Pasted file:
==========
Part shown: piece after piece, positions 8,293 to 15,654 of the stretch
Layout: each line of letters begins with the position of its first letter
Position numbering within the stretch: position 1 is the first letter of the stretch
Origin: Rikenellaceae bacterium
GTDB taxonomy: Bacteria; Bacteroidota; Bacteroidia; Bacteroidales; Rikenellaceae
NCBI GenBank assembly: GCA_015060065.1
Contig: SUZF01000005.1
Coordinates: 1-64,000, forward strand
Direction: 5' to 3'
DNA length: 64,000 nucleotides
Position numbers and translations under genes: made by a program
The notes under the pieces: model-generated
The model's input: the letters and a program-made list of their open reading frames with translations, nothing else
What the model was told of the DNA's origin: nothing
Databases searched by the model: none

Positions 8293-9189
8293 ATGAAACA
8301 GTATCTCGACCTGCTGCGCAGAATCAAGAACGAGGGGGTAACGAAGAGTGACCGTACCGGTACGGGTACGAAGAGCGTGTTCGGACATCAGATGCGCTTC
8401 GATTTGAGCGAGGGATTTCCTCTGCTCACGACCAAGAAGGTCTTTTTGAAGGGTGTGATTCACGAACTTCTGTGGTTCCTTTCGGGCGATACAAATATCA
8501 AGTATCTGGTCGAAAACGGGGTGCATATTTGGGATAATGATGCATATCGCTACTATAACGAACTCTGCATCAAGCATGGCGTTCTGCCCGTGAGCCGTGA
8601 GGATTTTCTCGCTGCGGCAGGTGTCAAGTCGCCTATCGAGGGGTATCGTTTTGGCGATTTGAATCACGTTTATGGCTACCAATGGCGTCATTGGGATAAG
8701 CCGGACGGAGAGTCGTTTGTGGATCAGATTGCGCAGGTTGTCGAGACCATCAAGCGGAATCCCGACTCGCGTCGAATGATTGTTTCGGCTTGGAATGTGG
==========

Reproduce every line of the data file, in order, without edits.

Part shown: piece after piece, positions 8,293 to 15,654 of the stretch
Layout: each line of letters begins with the position of its first letter
Position numbering within the stretch: position 1 is the first letter of the stretch
Origin: Rikenellaceae bacterium
GTDB taxonomy: Bacteria; Bacteroidota; Bacteroidia; Bacteroidales; Rikenellaceae
NCBI GenBank assembly: GCA_015060065.1
Contig: SUZF01000005.1
Coordinates: 1-64,000, forward strand
Direction: 5' to 3'
DNA length: 64,000 nucleotides
Position numbers and translations under genes: made by a program
The notes under the pieces: model-generated
The model's input: the letters and a program-made list of their open reading frames with translations, nothing else
What the model was told of the DNA's origin: nothing
Databases searched by the model: none

Positions 8293-9189
8293 ATGAAACA
8301 GTATCTCGACCTGCTGCGCAGAATCAAGAACGAGGGGGTAACGAAGAGTGACCGTACCGGTACGGGTACGAAGAGCGTGTTCGGACATCAGATGCGCTTC
8401 GATTTGAGCGAGGGATTTCCTCTGCTCACGACCAAGAAGGTCTTTTTGAAGGGTGTGATTCACGAACTTCTGTGGTTCCTTTCGGGCGATACAAATATCA
8501 AGTATCTGGTCGAAAACGGGGTGCATATTTGGGATAATGATGCATATCGCTACTATAACGAACTCTGCATCAAGCATGGCGTTCTGCCCGTGAGCCGTGA
8601 GGATTTTCTCGCTGCGGCAGGTGTCAAGTCGCCTATCGAGGGGTATCGTTTTGGCGATTTGAATCACGTTTATGGCTACCAATGGCGTCATTGGGATAAG
8701 CCGGACGGAGAGTCGTTTGTGGATCAGATTGCGCAGGTTGTCGAGACCATCAAGCGGAATCCCGACTCGCGTCGAATGATTGTTTCGGCTTGGAATGTGG